Minimally invasive mitral valve surgery is associated with excellent resource utilization, cost, and outcomes

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Abstract

Objectives

Minimally invasive mitral valve surgery (mini-MVR) has numerous associated benefits. However, many studies fail to include greater-risk patients. We hypothesized that a minimally invasive approach in a representative cohort provides excellent outcomes with reduced resource utilization.

Methods

Mitral valve surgical records from 2011 to 2016 were paired with institutional financial records. Patients were stratified by approach and propensity-score matched to balance preoperative difference. The primary outcomes of interest were resource utilization including cost, discharge to a facility, and readmission.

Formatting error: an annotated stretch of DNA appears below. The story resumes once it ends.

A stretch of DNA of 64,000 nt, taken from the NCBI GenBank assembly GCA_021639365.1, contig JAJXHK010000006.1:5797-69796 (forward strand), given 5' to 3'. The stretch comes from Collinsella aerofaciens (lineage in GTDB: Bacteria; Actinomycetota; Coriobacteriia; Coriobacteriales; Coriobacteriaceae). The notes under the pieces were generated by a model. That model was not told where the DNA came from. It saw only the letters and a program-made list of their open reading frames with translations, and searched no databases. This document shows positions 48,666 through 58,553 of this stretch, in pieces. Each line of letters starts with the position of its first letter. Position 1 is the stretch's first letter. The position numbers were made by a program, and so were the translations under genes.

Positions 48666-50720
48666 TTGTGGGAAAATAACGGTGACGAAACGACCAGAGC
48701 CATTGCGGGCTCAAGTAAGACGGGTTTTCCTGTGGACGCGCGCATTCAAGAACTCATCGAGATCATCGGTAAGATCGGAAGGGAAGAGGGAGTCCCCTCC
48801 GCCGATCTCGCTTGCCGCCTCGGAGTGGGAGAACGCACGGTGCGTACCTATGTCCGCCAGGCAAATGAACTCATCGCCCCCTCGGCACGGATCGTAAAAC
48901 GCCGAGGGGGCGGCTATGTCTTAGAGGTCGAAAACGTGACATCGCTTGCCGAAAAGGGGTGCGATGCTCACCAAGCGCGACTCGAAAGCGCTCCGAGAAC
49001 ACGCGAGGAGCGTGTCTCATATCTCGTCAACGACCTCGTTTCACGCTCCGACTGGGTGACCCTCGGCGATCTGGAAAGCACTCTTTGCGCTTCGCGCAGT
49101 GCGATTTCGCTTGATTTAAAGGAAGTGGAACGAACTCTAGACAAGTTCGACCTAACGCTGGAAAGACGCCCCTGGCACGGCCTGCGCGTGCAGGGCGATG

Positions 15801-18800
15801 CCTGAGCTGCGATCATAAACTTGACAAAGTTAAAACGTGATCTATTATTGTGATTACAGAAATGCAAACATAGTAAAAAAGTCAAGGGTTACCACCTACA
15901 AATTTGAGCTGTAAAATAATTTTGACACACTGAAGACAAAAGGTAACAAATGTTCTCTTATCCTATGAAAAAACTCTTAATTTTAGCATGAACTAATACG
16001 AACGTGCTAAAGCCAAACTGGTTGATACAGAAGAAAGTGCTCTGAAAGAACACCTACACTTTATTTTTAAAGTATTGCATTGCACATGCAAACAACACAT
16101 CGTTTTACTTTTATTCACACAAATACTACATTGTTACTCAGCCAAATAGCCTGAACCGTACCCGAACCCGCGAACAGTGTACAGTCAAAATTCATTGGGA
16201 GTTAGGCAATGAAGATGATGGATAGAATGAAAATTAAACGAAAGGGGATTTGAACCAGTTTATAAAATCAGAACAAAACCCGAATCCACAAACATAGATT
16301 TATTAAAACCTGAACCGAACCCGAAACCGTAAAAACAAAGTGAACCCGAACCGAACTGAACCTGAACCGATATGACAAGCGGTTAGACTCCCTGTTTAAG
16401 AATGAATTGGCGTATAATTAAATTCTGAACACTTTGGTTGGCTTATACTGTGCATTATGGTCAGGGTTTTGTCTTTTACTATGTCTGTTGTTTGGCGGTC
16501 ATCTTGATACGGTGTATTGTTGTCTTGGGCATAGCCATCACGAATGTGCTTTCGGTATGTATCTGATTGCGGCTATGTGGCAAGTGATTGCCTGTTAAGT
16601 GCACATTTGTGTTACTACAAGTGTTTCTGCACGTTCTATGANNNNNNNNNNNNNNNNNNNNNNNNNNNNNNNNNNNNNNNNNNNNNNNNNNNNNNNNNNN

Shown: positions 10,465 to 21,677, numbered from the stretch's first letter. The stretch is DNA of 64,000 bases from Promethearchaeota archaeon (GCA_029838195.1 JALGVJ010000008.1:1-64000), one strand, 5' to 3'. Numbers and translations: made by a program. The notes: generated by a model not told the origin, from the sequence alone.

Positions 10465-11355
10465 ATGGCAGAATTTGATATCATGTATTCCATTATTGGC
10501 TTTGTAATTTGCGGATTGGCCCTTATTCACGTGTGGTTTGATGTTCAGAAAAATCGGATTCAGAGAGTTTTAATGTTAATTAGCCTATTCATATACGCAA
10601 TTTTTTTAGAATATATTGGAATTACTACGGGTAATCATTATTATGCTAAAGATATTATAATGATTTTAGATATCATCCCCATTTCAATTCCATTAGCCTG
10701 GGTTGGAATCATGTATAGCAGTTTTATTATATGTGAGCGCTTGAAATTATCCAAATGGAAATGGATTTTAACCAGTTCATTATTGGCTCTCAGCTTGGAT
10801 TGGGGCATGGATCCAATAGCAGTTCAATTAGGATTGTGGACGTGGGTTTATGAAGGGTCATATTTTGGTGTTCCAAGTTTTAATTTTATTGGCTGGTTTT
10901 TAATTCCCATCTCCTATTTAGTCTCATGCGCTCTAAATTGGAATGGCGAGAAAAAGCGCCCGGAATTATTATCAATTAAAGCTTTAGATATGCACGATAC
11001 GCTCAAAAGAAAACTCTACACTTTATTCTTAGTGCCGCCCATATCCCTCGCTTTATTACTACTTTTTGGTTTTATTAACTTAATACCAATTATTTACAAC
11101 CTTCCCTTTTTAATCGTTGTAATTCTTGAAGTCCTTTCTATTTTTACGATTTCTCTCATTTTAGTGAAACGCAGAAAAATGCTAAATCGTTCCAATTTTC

Results

A total of 478 patients underwent mitral surgery (21% mini-MVR) and were balanced after matching (n = 74 per group), with 18% of patients having nondegenerative mitral disease. Outcomes were excellent with similar rates of major morbidity (9.5% mini-MVR vs 10.8% conventional, P = .78). Mini-MVR cases had lower rates of transfusion (11% vs 27%, P = .01) and shorter ventilator times (3.7 vs 6.0 hours, P < .0001). Mean total hospital cost was equivalent ($49,703 vs $54,970, P = .235) with mini-MVR having lower ancillary ($1645 vs $2652, P = .001) and blood costs ($383 vs $1058, P = .001). These savings were offset by longer surgical times (291 vs 234 minutes, P < .0001) with greater surgical ($7645 vs $7293, P = .0001) and implant costs ($1148 vs $748, P = .03). Rates of discharge to a facility (9.6% vs 16.2%) and readmission (9.6% vs 4.1%) were not statistically different.

Conclusions

In a real-world cohort, mini-MVR continues to demonstrate excellent results with a favorable resource utilization profile. Greater surgical and implant costs with mini-MVR are offset by decreased transfusions and ancillary needs leading to equivalent overall hospital cost.

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